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Virtual Influencers – The Newest (and most bizarre) PR Trend

May 8, 2019

In today’s world, virality and online fame can happen literally overnight. As a PR agency, we work with a lot of influencers and are always looking for the latest trend to jump on. Most recently, that trend is virtual influencers. 

Virtual influencers are computer generated avatars created to promote brands on social media. These avatars share lifestyle, fashion, and food posts on their accounts and because of the mystery behind their identity, often garner a lot of attention. The problem is, how exactly is a virtual influencer able to form their own honest opinions on products and services that cannot physically experience?

One of the most famous virtual influencers is known on Instagram as @lilmiquela. Miquela was created by LA-based robotics and AI startup, Brud. Her account showcases various ‘partnerships’ with major brands including Prada, YouTube Music, and Coachella. 

Image Source: Instagram

Another popular virtual influencer who is creating waves in on the platform is known as @shudu.gram. According to her profile, Shudu is ‘The World’s First Digital Supermodel’ and was invented by British photographer, Cameron-James Wilson. Her sponsored post include brands such as Fenty Beauty and ellesse. 

Image Source: Instagram

Arguably the most entertaining of them all is KFC’s virtual Colonel Harland Sanders who has taken over their Instagram account with photos featuring his frosted facial hair and over-the-top antics. Colonel Harland Sanders takes a more satirical stance, poking fun at influencer culture with captions like “You have to find things that connect you. Whether it’s to other people or a place or another spirit like a horse. You always have to find the connection.” KFC have posted images of the Colonel promoting various partnerships including Dr. Pepper, Turbo Tax, and Old Spice.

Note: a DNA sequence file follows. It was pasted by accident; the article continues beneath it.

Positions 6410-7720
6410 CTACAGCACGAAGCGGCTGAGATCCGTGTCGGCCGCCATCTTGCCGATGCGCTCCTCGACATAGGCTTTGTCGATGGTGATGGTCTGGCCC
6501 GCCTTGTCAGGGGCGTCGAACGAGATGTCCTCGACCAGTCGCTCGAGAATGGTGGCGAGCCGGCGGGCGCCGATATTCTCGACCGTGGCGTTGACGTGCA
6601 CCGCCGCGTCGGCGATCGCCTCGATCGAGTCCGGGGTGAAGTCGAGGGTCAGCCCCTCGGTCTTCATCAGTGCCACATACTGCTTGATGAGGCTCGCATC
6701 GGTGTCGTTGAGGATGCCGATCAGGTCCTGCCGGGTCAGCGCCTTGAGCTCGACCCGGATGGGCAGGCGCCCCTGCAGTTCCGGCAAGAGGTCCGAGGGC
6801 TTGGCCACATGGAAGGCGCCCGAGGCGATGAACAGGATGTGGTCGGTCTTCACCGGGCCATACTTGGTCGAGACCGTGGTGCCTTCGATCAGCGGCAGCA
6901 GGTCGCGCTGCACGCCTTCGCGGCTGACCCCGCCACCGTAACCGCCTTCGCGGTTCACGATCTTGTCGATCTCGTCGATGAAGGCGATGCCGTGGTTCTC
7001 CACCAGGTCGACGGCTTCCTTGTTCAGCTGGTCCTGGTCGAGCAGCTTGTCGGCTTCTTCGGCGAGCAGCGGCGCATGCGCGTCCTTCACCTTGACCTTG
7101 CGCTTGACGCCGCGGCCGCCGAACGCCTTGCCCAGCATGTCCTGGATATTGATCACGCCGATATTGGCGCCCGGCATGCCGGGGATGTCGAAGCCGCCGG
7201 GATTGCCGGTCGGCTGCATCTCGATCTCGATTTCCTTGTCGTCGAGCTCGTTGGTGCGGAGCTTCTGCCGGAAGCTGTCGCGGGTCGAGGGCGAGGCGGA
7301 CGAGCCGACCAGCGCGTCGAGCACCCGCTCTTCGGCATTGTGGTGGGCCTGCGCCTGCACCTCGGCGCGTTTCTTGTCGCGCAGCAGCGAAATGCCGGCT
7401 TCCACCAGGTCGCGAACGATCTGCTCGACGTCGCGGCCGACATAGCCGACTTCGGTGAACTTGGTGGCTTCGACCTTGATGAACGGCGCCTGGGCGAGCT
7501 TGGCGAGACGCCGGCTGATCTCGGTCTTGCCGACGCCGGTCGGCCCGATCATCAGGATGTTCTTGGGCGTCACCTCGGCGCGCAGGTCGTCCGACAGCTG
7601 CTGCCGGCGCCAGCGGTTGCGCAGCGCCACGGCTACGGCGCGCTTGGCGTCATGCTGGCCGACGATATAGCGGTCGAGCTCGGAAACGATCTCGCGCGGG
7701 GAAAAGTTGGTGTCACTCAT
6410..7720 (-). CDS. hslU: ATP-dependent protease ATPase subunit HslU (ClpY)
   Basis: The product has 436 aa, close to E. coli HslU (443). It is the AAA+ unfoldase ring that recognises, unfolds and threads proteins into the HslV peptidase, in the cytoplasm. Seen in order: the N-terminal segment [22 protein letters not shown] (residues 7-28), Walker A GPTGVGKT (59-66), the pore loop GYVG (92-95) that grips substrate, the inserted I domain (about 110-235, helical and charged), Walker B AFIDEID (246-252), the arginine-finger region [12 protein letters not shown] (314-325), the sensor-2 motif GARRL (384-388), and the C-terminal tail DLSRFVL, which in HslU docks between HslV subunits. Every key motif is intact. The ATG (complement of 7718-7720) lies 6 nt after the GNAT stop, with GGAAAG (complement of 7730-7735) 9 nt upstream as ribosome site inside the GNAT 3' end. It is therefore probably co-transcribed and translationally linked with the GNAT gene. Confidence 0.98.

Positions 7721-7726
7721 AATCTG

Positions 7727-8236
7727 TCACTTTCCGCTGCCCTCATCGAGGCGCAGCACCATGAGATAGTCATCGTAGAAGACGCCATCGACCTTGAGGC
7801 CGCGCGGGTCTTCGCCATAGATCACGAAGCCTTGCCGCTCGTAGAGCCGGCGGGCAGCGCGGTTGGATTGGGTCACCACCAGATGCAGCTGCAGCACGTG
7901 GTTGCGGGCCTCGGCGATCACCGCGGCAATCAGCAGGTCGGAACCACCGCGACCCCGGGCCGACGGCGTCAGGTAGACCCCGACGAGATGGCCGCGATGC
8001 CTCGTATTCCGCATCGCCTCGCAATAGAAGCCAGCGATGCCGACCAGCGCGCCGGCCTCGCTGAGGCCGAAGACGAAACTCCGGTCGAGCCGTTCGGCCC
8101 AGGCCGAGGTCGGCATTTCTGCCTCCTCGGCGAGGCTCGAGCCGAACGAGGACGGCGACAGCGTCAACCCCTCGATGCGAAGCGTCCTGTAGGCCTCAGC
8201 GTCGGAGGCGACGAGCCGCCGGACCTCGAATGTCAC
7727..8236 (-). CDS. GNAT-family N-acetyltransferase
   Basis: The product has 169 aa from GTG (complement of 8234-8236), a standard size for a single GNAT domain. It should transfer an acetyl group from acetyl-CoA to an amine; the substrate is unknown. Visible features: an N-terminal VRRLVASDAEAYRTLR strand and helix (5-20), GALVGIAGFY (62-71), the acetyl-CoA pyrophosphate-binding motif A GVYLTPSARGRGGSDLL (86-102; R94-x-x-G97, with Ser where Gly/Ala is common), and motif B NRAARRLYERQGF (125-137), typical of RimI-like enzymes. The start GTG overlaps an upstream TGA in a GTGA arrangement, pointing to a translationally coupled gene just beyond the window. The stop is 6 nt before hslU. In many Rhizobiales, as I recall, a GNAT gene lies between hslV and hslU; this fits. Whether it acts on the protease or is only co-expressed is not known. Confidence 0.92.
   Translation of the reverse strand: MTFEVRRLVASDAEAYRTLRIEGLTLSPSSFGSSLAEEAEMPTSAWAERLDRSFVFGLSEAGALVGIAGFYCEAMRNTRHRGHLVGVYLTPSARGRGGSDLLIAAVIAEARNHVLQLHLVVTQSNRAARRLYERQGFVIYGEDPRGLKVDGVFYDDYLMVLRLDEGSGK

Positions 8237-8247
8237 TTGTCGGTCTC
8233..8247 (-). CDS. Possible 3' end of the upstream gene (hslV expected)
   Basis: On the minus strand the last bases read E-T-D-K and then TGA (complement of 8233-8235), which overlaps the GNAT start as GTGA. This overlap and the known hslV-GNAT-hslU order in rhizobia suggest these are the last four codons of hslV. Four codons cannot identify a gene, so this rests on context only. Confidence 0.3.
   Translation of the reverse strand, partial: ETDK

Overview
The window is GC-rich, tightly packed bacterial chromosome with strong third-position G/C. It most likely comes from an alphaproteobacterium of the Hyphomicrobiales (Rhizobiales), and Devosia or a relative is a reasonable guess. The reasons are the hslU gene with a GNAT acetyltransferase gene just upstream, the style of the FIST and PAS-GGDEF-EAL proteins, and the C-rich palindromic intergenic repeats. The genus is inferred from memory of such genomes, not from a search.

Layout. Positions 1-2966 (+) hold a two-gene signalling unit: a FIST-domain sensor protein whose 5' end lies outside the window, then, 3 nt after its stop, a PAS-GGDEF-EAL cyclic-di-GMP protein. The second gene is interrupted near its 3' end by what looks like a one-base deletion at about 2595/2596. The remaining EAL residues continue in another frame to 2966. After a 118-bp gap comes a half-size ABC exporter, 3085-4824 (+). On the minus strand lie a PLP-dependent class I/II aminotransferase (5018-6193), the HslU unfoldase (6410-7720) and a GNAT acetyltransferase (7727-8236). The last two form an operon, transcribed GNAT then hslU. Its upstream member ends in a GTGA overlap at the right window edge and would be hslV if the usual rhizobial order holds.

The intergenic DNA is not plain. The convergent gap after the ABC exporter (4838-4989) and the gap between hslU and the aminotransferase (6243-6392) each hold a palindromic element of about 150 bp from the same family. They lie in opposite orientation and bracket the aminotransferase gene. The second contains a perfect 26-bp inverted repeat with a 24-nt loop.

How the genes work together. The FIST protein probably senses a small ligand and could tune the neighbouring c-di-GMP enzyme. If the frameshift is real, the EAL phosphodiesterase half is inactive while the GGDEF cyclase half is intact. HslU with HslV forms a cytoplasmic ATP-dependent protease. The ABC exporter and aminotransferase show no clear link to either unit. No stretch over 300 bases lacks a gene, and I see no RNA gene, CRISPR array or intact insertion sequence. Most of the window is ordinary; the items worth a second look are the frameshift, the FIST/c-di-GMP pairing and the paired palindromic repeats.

Image Source: Instagram

So what is the purpose of these brands creating and partnering with virtual influencers? Other than the opportunity for virality, working with virtual influencers eliminates the threat of a real, human spokesperson going rogue (since everything they post is written by the brands themselves). Brands are able to micromanage the messaging and create the ultimate personification of their brand. 

Like any trend though, we have to look at the potential implications. The obvious issue is that these virtual influencers cannot form their own original opinions and therefore, there is a lack of authenticity that so many seek from influencers. These avatars aren’t relatable to the average consumer and can set unrealistic expectations of a product or service. Lastly, there are potential legal ramifications surrounding the intellectual property of the avatars and who owns/is responsible for what they say and do. 

Our verdict? Follow some of these virtual influencers to keep up with how bigger companies are ‘partnering’ with them. It’s a futuristic trend that might be just that, a trend. Don’t rush to invest or create one before watching these play out for a little bit longer. It’s always helpful to learn from others mistakes or successes!